The British Ministry of Defense has successfully tested the DragonFire, a powerful military laser that can pinpoint a coin a kilometer away, costing less than $13 (€12) per shot. Military technological advancements have accelerated recently, bringing us closer to autonomous weapons and killer robots. Soldiers now have the ability to engage in deadly combat from thousands of miles away. The arms industry continues to evolve, and has developed hypersonic missiles, uncrewed vessels and kinetic cannons. Meanwhile, regulation of such weapons remains elusive.
“Nations engage in diplomacy while simultaneously pursuing an arms race. The delays in decision-making can be confusing. There is a lack of transparency and genuine exchange of information regarding their [weapons] research and development efforts. They seem to be focused on diverting attention and keeping us distracted,” said Reyes Jiménez, a professor at Pablo de Olavide University (Seville, Spain) and member of the United Nations group on Lethal Autonomous Weapons Systems (LAWS). The arms race has accelerated recently — here are some of the latest developments.
Laser-directed energy weapons
The DragonFire, which cost $126 million (€117 million) to develop, is a laser-directed energy weapon that, according to the British government, “can engage targets at the speed of light, and use an intense beam of light to cut through the target, leading to structural failure or more impactful results if the warhead is targeted. Firing it for 10 seconds is the cost equivalent of using a regular heater for just an hour. Therefore, it has the potential to be a long-term low-cost alternative to certain tasks missiles currently carry out. The cost of operating the laser is typically less than £10 [$12.65] per shot.” This low cost makes it a viable substitute for ballistic missiles.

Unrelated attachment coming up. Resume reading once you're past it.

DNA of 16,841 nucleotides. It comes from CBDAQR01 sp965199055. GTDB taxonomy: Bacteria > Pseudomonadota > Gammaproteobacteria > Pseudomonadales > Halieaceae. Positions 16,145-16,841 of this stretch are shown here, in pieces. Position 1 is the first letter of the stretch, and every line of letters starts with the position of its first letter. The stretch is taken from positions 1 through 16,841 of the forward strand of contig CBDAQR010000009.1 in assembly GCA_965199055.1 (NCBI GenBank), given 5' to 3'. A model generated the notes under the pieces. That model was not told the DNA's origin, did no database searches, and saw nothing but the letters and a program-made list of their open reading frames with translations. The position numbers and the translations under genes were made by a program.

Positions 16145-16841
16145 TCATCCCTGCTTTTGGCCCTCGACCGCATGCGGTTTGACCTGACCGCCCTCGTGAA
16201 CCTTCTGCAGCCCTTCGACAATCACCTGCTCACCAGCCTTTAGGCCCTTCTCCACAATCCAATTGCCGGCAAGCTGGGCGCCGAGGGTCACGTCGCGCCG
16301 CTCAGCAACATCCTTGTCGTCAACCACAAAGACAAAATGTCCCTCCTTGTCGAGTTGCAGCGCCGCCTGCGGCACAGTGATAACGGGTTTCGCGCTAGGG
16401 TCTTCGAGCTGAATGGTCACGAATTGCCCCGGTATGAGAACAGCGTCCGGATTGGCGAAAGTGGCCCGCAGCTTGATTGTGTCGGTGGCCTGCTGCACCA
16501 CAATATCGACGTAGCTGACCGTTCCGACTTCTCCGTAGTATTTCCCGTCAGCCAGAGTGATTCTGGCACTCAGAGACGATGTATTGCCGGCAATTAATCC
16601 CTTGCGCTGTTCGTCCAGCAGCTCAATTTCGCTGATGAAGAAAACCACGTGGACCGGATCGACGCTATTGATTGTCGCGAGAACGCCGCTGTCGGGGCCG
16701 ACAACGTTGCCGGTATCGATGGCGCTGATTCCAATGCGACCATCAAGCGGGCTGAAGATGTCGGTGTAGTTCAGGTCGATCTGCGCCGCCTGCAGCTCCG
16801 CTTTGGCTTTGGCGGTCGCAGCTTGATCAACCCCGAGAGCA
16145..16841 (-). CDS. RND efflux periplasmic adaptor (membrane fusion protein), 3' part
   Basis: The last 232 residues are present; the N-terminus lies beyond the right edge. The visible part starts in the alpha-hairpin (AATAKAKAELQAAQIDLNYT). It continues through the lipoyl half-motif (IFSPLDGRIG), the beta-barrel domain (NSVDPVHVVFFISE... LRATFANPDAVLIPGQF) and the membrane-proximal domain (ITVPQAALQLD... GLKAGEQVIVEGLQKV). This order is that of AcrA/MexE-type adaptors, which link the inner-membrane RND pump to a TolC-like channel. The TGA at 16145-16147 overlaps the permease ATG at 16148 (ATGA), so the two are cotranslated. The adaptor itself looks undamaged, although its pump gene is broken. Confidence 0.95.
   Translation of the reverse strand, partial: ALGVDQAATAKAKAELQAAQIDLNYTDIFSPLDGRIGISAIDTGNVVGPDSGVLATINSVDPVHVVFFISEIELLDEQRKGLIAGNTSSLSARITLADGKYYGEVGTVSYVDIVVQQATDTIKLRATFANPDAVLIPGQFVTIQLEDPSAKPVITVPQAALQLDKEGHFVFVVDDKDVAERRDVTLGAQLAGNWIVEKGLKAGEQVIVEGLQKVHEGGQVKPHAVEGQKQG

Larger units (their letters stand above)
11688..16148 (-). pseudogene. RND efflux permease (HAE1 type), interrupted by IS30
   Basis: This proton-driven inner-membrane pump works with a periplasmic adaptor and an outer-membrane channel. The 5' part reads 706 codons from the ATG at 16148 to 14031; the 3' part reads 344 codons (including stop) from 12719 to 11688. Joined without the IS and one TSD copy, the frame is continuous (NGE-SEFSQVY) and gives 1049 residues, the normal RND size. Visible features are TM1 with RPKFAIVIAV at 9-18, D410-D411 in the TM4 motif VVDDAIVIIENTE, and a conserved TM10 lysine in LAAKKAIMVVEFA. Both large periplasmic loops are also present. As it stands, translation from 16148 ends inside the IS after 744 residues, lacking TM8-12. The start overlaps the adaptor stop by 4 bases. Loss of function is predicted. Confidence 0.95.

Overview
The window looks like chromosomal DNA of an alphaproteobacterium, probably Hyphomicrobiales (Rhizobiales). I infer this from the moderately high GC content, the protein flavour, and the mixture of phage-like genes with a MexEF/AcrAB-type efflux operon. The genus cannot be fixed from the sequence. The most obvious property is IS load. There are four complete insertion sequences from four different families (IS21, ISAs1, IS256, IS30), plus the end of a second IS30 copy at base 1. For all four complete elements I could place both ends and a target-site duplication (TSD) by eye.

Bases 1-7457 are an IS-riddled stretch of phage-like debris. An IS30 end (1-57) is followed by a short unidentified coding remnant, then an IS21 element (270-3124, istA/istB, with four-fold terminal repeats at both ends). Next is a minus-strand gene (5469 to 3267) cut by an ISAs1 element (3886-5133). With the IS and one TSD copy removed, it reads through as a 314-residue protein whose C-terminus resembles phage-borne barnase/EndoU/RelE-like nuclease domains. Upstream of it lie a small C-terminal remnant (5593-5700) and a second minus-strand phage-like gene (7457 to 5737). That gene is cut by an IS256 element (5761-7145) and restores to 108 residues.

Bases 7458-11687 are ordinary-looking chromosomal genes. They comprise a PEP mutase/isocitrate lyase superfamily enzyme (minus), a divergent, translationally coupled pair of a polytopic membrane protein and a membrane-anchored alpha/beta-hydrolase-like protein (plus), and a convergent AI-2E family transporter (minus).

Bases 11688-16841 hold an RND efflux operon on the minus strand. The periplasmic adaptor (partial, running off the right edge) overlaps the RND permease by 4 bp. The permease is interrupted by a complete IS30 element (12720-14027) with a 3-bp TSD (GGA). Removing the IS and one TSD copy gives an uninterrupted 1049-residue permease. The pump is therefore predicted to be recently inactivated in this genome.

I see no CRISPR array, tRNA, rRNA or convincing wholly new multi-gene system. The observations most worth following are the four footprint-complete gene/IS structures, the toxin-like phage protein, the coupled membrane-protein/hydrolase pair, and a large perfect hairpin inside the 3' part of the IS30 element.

“This advanced weaponry has the potential to transform the battlefield by reducing dependence on costly munitions and minimizing collateral damage,” said UK Defense Secretary Grant Shapp. The U.S. military is also developing this technology for attack missions and countering cruise missiles. The U.S. Navy has tested laser-directed energy systems and prototypes, which are currently installed on select ships for experimental purposes.
Hypersonic Attack Cruise Missiles (HACM) are capable of flying and maneuvering at speeds exceeding Mach 5 (five times the speed of sound), making them much more difficult to detect and intercept compared to traditional ballistic missiles.